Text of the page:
Email design is a unique practice. For one thing, there are some major But there are many other factors that email developers and designers need to consider when creating eye-catching and effective campaigns.
In this article, we’re going to cover some standard advice and best practices for email design. We’ll also answer the most common questions about email layout and explain why some things work and others don’t.
But first, allow us to set things up with a short history lesson…
A brief history of email
Before we dive into email design best practices for developers, let’s roll back to the dark ages of
Email was born in the very early days of the internet. Industry players were in a big rush to capture as many email users as possible, with little interest in cooperating to build compatible or standardized email clients and rendering engines.
That’s why email coding is still one of the trickiest things you Rwanda Business Email List can do with Hypertext Markup Language (HTML). The email clients we use today have very different email rendering engines from one another, and standardization is very slow.
Thankfully, a new group called the is looking to change that once and for all. Find out more about the.
10 questions about email design best practices
Okay, email standardization is a pain at the moment, and it’s hard to code a one-size-fits-all HTML email solution. That said, here are 10 common questions and the best practices we recommend for email design:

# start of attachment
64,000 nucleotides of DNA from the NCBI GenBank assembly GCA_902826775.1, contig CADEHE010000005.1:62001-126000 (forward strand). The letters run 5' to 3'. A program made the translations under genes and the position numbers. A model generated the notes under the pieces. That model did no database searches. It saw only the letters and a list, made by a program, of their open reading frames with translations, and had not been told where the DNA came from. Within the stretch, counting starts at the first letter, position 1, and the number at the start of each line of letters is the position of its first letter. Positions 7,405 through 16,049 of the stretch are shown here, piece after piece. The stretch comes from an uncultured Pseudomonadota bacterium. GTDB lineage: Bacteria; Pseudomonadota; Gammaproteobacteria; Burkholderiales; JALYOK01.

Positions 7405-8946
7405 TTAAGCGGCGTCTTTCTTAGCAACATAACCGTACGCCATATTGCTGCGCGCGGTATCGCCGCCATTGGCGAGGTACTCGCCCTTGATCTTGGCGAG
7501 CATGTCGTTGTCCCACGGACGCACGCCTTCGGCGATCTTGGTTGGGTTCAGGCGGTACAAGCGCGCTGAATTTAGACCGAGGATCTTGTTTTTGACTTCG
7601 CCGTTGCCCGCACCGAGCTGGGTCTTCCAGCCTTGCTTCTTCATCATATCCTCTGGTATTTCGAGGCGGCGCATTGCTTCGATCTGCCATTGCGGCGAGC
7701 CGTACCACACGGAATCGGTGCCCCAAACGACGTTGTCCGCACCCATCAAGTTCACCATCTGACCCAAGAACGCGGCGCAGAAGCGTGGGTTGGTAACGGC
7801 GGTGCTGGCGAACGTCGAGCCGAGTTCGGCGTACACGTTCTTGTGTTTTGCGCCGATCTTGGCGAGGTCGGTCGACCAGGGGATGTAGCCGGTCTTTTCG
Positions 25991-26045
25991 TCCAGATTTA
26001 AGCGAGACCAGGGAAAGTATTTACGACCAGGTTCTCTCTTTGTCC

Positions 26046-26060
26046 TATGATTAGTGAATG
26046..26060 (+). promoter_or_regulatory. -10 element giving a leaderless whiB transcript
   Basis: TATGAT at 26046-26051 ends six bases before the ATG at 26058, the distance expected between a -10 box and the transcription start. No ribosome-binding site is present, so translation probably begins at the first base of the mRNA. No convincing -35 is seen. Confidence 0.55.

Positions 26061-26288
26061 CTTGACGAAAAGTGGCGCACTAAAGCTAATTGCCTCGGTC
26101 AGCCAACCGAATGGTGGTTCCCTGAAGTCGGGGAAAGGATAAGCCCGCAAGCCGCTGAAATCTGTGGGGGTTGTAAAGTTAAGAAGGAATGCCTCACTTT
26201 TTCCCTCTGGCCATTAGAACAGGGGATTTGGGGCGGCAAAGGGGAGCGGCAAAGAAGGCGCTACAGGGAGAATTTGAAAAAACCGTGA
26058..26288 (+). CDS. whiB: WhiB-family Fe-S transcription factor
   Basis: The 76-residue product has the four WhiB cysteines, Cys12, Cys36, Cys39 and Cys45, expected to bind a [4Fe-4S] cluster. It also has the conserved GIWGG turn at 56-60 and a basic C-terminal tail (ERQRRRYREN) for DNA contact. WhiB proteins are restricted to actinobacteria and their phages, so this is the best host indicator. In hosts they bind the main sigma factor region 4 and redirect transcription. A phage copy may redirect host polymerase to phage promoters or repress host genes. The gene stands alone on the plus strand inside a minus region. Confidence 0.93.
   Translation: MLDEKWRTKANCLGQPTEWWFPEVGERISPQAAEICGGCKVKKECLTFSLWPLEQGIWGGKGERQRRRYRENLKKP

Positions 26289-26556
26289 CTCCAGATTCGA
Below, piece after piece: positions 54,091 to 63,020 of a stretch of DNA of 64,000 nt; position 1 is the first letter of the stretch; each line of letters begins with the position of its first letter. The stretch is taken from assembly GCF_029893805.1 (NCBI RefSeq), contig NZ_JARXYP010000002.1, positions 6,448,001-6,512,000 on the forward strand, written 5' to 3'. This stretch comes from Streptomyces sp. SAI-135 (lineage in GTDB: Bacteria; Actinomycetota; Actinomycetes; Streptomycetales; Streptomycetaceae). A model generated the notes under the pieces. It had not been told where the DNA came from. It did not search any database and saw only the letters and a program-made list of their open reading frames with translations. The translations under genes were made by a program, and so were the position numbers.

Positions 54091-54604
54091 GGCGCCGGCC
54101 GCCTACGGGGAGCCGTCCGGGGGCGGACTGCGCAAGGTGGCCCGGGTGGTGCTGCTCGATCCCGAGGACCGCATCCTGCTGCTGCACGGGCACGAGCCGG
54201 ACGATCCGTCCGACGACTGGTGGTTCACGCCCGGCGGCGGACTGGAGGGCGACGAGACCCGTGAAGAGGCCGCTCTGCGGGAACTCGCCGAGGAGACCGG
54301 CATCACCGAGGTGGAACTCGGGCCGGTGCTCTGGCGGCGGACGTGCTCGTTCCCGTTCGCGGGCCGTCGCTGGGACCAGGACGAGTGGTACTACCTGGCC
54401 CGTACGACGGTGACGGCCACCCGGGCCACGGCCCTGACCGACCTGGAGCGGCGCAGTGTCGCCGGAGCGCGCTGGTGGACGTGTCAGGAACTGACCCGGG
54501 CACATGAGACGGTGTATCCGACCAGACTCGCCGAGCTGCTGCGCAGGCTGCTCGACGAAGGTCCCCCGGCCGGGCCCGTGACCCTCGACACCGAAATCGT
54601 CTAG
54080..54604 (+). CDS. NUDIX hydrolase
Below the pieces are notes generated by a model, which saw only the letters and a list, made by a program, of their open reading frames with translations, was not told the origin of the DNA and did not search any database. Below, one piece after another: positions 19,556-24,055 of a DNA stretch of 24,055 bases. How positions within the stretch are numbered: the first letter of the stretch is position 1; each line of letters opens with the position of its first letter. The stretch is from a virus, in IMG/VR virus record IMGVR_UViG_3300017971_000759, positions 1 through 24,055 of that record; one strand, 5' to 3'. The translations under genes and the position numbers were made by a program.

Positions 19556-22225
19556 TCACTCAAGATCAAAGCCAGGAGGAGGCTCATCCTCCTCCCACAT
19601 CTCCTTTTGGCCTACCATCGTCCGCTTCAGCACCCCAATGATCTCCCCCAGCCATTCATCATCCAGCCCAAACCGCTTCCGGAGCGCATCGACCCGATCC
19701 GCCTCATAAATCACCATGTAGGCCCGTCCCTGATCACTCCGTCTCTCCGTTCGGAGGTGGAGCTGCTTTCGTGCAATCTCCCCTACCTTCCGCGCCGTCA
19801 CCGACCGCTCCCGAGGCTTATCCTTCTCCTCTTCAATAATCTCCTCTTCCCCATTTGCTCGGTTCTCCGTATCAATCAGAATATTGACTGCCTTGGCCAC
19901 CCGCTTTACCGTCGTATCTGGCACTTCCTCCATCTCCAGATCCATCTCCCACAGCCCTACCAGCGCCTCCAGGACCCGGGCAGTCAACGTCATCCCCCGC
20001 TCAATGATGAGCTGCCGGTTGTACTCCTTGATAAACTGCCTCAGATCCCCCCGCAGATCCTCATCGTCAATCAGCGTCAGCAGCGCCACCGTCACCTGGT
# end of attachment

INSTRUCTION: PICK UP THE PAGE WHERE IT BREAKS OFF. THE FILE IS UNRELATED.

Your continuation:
- What’s the right pixel (px) width for emails?
- Should I use videos in emails??
- Can I use any font I want??
- Should I use background images?
- Why should I create responsive email designs?
- Should I use emojis?
- What’s the best way to use a CTA button?
- How can I add personalization to my email?
- Do I even need to send fancy HTML emails?.
- Should I A/B test my emails?
Let’s go over each of these below.
1. What’s the best size for emails?
If you’ve been around email for any amount of time, you’ve probably UAE Cell Number heard about the 600 px email width. Now, is that myth or reality? This one is tricky: it’s a bit of both.
Due to smaller screen sizes back in the early days of HTML emails, 600 px became the most common email width.